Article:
A Sermon on Psalm 46
Most people cannot recite Psalm 46 from memory. But many are so familiar with the words to Martin Luther’s famous hymn “A Mighty Fortress Is Our God” that they can sing it without looking at the bulletin. “Ein Feste Burg ist unser Gott” is actually Luther’s paraphrase of Psalm 46. This Psalm has several very familiar lines, has been cited by American presidents (most recently by Barak Obama), and portions of it appear in well-known Jewish prayers. Found in Book Two of the Psalter and attributed to the Sons of Korah, it is classified as a “Psalm of Zion” and contains loud echoes from Psalm 2, where that divine protection promised to the king, is extended to include his capital city (Jerusalem). Charles Spurgeon aptly speaks of the 46th Psalm as “the song of faith in troubled times.” Martin Luther thought this Psalm of such comfort, he put it to verse.
As we continue with our series on select Psalms, I thought it appropriate to turn our attention to Psalm 46, because we sing this particular Psalm as often as any other–often in the form of Luther’s famous paraphrase. Before we turn to the text of the Psalm itself–where we will find much deep and rich biblical theology–I think it appropriate to consider Luther’s use of this Psalm, then debunk one of the persistent myths surrounding the version of the Psalm which appears in the KJV, and then look at the context in which the Psalm was originally composed. Then, we will look at the text of the Psalm while making various points of application as we go.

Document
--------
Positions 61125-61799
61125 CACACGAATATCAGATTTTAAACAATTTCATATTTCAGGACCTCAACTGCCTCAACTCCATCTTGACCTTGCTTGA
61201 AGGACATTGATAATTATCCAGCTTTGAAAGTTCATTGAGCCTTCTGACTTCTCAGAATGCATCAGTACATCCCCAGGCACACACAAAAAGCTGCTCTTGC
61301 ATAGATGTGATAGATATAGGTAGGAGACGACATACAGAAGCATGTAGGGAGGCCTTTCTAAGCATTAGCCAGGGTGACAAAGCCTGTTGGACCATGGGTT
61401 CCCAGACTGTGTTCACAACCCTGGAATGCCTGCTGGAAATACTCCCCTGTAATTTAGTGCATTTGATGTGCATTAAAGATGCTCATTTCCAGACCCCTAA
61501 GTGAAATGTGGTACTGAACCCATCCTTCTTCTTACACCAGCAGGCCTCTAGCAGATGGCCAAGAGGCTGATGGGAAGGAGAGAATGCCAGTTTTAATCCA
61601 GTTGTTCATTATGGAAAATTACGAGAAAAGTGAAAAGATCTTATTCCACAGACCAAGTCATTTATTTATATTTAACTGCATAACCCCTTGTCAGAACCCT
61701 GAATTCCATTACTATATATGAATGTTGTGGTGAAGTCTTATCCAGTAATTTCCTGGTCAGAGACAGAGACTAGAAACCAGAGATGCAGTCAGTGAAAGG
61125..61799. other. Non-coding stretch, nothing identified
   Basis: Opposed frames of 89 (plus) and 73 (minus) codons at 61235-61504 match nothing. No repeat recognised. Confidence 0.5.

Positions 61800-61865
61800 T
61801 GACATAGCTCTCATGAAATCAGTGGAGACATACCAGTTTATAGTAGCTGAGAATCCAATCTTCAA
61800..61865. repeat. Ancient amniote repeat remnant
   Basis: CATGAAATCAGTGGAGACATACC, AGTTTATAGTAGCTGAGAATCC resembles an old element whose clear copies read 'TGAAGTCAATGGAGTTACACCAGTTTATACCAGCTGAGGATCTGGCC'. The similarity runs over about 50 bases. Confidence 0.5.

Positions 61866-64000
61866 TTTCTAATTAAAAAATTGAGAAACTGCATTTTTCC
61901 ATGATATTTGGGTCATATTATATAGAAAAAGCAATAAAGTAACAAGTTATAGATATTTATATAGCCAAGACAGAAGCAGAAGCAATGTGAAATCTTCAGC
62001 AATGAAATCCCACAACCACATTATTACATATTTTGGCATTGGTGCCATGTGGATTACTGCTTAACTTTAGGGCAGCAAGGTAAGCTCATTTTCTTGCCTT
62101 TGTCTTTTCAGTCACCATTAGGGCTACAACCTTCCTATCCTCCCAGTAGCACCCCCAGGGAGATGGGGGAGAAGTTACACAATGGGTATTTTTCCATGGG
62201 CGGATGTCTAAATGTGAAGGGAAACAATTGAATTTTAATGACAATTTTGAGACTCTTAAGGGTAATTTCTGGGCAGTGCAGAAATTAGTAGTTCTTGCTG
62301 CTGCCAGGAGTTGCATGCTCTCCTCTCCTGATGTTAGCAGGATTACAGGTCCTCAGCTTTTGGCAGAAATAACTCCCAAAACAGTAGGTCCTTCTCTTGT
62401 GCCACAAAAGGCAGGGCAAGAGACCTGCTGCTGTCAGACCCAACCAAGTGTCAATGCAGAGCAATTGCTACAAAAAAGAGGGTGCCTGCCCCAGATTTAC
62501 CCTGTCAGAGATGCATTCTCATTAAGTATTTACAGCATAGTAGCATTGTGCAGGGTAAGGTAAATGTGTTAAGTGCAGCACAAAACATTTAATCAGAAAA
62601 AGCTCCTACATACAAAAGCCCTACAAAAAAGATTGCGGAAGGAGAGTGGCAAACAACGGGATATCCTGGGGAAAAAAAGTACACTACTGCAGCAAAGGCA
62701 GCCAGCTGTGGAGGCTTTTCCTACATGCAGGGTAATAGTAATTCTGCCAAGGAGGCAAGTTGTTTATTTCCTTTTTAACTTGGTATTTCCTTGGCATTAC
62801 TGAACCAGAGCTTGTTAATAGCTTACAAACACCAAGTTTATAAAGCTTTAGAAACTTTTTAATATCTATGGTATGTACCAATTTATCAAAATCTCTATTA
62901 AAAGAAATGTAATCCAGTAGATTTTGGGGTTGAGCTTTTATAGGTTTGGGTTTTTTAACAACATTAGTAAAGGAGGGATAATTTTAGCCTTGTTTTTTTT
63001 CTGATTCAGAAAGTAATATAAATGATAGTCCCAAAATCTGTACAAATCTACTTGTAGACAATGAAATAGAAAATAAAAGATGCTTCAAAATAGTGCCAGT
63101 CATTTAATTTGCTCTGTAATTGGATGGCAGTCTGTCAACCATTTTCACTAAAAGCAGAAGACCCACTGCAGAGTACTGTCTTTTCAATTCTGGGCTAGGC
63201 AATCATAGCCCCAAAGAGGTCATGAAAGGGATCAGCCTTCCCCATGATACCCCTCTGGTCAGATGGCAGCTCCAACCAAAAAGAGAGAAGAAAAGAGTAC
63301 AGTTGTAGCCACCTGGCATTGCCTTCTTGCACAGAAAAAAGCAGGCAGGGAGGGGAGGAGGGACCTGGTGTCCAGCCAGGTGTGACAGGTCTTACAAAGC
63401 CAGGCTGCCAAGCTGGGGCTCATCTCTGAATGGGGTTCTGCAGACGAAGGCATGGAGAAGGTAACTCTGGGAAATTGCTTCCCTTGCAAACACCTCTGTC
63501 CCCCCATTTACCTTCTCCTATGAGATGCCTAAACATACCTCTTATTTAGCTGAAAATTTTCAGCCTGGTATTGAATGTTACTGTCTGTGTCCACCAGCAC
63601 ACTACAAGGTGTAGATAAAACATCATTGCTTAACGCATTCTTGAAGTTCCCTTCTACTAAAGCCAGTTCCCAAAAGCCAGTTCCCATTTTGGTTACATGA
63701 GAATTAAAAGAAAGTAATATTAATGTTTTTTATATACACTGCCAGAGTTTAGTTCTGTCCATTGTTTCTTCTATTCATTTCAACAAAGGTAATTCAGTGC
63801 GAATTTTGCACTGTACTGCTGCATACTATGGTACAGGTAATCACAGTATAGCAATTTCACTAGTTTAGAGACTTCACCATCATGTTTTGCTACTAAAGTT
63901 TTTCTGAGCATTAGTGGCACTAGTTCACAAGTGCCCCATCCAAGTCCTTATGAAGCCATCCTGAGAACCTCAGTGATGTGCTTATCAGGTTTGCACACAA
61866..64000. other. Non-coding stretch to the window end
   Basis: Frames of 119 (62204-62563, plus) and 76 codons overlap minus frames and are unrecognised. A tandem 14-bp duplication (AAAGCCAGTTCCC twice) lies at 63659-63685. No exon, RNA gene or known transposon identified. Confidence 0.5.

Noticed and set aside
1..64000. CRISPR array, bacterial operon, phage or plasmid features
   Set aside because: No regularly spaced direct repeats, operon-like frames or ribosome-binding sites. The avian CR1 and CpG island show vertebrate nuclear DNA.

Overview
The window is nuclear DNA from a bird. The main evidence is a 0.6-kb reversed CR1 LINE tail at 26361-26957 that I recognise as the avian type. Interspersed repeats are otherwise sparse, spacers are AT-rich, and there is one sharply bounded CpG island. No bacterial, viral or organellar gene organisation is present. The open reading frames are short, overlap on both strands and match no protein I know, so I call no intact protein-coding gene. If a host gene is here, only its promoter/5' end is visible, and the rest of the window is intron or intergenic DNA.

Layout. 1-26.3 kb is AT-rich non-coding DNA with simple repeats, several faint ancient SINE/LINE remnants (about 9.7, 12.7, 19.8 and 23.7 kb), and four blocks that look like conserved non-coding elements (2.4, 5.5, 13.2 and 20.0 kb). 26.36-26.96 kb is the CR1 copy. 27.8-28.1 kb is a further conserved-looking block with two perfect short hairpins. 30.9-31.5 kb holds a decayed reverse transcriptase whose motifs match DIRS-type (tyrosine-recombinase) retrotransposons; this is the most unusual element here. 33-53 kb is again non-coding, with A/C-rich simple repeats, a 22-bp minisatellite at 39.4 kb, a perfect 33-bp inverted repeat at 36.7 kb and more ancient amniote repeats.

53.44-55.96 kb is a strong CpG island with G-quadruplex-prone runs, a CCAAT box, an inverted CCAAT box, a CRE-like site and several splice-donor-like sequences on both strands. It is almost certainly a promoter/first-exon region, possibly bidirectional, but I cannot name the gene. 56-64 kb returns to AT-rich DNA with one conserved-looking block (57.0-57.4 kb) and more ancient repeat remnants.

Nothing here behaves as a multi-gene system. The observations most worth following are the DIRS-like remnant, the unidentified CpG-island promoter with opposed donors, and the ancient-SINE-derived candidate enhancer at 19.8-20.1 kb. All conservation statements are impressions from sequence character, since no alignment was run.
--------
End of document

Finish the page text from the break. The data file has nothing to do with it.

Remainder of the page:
As for Luther and “A Mighty Fortress,” although there are many theories about when it was written and for what occasion, Luther’s hymn first appears in a 1531 hymnal which would indicate that Luther wrote it several years earlier, likely in 1527-29. This was ten years or so after his 95 theses were circulated throughout Europe, igniting the theological fire which became the Protestant Reformation. The black plague was especially virulent throughout much of Europe in the winter of 1527, nearly killing Luther’s son. Luther was also a physical wreck during this time (from exhaustion). He began spending much time reading and reflecting upon Psalm 46, especially its promise that God is the bulwark (fortress) who never fails. From Luther’s reflection on that word of comfort, the famous hymn was born.
According to one church historian, “many times during this dark and tumultuous period, when terribly discouraged, [Luther] would turn to his co-worker, Philipp Melanchthon, and say, ‘Come, Philipp, let us sing the forty-sixth Psalm.’” Luther said of this particular Psalm, “we sing this psalm to the praise of God, because He is with us and powerfully and miraculously preserves and defends His church and His word against all fanatical spirits, against the gates of hell, against the implacable hatred of the devil, and against all the assaults of the world, the flesh, and sin.” Because our fathers in the faith were sustained throughout their trials by their knowledge and love of the psalter, we would be foolish to ignore their wise counsel, and the faithful example they have set before us.
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